Nick Kyrios Vs I. Karlovic. Photo: Eddie JimQuestion: name the player that Nick Kyrgios, who has a winning record this year against top 10 rivals bettered only by French Open top seed Novak Djokovic, took about eight years to find a way to beat? Answer: Jordan Thompson, the world No.92.

The Australian pair first met as seven or eight-year-olds, and countless times as juniors thereafter, until Kyrgios finally broke his duck at 16-and-under level in a match at Melbourne Park. As for the secret to Thompson’s success, he says matter-of-factly that being a year older helped. Still, does the world know he has Kyrgios covered? “I highly doubt that the world’s gonna know I beat him when I was eight!” he laughs.

They are yet to meet at senior level, for their trajectories have been far different. Kyrgios was the emerging superstar always destined for greatness who is already among the top 20 in the world, the youngest man to reach two grand slam quarter-finals since Roger Federer. Thompson was the smaller, less-explosive, talent whose rise into the top 100 has been more gradual, but significant enough recently to earn him Tennis Australia’s reciprocal wildcard into the main draw at Roland Garros.

This week’s will be the first overseas major for the three-time winner of the Australian Open wildcard playoff, who has lost in the first round of his home slam each time. But Thompson is a much-improved player these days, more than 160 places higher that this time last year, aided by his first two Challenger titles, a couple of semis and some growing self-belief. A top-100 debut came last month, to the hard-working Sydneysider’s satisfaction and relief.

“I’ve been trying to do it as quick as I can, but I’ve gone at a pretty steady pace and the results have got better and better, so hopefully I can keep improving,” says Thompson, who has tried to bulk up and add power and aggression to his game under coach Des Tyson, the travelling party completed by former Junior Wimbledon champion Luke Saville.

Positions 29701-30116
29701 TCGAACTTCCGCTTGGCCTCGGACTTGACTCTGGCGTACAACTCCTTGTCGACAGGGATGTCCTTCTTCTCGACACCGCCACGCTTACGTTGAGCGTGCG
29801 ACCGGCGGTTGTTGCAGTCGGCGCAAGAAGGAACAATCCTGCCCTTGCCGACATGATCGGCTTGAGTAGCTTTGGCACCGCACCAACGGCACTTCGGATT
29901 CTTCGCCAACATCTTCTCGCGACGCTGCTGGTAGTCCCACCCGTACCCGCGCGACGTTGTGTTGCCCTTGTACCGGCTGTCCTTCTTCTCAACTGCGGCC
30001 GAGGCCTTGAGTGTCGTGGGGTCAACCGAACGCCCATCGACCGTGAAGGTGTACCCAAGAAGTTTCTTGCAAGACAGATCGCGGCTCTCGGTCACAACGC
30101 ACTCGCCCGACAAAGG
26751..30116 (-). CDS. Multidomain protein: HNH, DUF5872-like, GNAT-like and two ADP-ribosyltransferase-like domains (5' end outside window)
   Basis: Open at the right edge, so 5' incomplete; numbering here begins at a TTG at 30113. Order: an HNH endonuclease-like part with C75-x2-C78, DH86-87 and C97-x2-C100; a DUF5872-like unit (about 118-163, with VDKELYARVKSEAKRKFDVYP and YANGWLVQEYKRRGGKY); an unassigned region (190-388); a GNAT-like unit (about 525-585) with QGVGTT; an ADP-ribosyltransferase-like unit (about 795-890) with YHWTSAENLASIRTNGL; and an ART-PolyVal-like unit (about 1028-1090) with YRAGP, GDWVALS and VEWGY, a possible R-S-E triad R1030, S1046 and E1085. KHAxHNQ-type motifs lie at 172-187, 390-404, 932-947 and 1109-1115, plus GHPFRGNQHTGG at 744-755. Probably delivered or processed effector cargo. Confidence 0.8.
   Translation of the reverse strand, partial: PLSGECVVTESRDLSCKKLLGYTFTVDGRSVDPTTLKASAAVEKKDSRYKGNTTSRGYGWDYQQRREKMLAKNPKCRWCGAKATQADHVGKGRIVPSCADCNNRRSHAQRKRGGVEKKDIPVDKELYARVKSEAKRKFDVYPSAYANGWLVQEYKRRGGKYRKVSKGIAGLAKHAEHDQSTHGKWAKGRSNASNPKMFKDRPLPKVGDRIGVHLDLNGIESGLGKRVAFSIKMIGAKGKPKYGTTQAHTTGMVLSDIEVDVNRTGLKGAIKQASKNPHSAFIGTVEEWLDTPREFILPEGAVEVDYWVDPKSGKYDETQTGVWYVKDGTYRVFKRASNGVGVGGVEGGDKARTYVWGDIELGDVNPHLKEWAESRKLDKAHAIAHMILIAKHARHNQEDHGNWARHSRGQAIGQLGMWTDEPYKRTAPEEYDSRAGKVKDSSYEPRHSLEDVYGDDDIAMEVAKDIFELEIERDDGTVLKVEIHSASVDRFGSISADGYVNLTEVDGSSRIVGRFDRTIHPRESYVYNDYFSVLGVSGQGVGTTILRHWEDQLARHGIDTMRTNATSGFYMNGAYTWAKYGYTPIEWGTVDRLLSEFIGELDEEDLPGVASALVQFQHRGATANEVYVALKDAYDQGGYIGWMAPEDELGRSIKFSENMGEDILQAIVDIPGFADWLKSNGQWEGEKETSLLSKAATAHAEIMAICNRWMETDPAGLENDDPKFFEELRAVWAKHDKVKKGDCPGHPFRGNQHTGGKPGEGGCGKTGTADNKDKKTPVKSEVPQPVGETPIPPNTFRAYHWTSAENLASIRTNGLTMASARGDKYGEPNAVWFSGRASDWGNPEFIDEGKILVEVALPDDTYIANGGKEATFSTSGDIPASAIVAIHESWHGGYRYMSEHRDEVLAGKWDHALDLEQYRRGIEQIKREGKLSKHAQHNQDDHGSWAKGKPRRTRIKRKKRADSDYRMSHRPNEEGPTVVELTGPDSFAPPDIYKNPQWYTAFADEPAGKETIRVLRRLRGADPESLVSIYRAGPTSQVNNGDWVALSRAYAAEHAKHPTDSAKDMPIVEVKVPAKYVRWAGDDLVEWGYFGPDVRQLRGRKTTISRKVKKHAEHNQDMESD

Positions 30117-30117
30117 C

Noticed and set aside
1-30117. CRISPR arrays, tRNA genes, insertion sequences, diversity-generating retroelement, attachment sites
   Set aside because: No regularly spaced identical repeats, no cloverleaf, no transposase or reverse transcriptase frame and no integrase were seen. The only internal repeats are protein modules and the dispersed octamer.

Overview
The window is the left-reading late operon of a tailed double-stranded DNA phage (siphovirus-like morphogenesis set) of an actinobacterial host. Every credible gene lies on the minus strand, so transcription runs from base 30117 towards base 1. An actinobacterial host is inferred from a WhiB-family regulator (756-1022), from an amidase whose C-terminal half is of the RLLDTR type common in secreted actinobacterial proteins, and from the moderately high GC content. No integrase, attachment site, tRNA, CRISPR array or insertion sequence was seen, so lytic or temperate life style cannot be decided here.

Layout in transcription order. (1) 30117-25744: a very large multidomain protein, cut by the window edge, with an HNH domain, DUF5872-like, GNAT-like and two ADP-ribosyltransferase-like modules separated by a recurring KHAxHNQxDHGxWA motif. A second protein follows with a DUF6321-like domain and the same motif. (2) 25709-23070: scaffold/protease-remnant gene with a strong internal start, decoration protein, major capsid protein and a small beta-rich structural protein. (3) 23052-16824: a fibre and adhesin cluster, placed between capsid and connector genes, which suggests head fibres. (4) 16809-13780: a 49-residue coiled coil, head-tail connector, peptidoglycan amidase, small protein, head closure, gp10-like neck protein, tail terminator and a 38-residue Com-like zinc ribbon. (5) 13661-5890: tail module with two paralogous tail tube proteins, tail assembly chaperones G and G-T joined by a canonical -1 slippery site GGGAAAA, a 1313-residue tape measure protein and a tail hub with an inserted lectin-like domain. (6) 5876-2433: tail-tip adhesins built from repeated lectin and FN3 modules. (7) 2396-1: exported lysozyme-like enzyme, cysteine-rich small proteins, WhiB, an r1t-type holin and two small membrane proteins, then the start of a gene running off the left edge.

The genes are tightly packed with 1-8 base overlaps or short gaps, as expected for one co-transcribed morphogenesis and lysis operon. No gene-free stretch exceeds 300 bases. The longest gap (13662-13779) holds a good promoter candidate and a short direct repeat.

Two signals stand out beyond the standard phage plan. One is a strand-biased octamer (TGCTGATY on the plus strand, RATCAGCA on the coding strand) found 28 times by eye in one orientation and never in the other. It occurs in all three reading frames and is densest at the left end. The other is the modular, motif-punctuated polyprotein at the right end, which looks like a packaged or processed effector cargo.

“I’m maybe a little bit stronger, but I think that comes with age as well. As you get older you stop growing and start filling out a bit more. I don’t think I’m quite there yet, but definitely heading towards that way.”

The low-profile Australian No.4 recently won a Challenger in China on clay, “the toughest surface”, and relished the chance to avoid the slog of qualifying in favour of an extra week’s training. On the day of our interview he is on his way to practice at Roland Garros, travelling in style. “We’ve somehow scored centre court, too, so that’ll be great.”

Another benefit of his rise is the associated main draw perks. A nice hotel. Courtesy cars. “It’s definitely makes life easier. It’s better than playing a Future somewhere else where there’s no transport and the hotels aren’t great. It definitely feels a lot more special [when you’ve struggled]. You appreciate it a lot.”

Having already booked a career-first direct main draw entry at Wimbledon next month, the minimum $95,000 guaranteed even by two first-round losses will also be welcomed by a player who has barely won that amount during the rest of his best season. “Not used to seeing cheques that big,” he says, having since drawn a qualifier in the first round. “It definitely takes the pressure off and gives you a little bit of a head start, that amount of money.”

Relative penury has never been an issue for the likes of Kyrgios and Tomic, of course, and nor has that duo been an easy act to follow for those without the same outrageous talents “Yeah, watching Nick and Bernie play they make it look ridiculously easy, and they’re both so young, and Bernard’s been around so long and he’s only 23,” says Thompson. “It’s pretty amazing.”

Thompson is only 22, midway between the two. It may have taken a little longer, but it appears his time is coming now.  “Amazing opportunity,” he says of this, his latest, and also – in some respects – first. “If I could get a round at a grand slam under my belt, that’d be awesome.”

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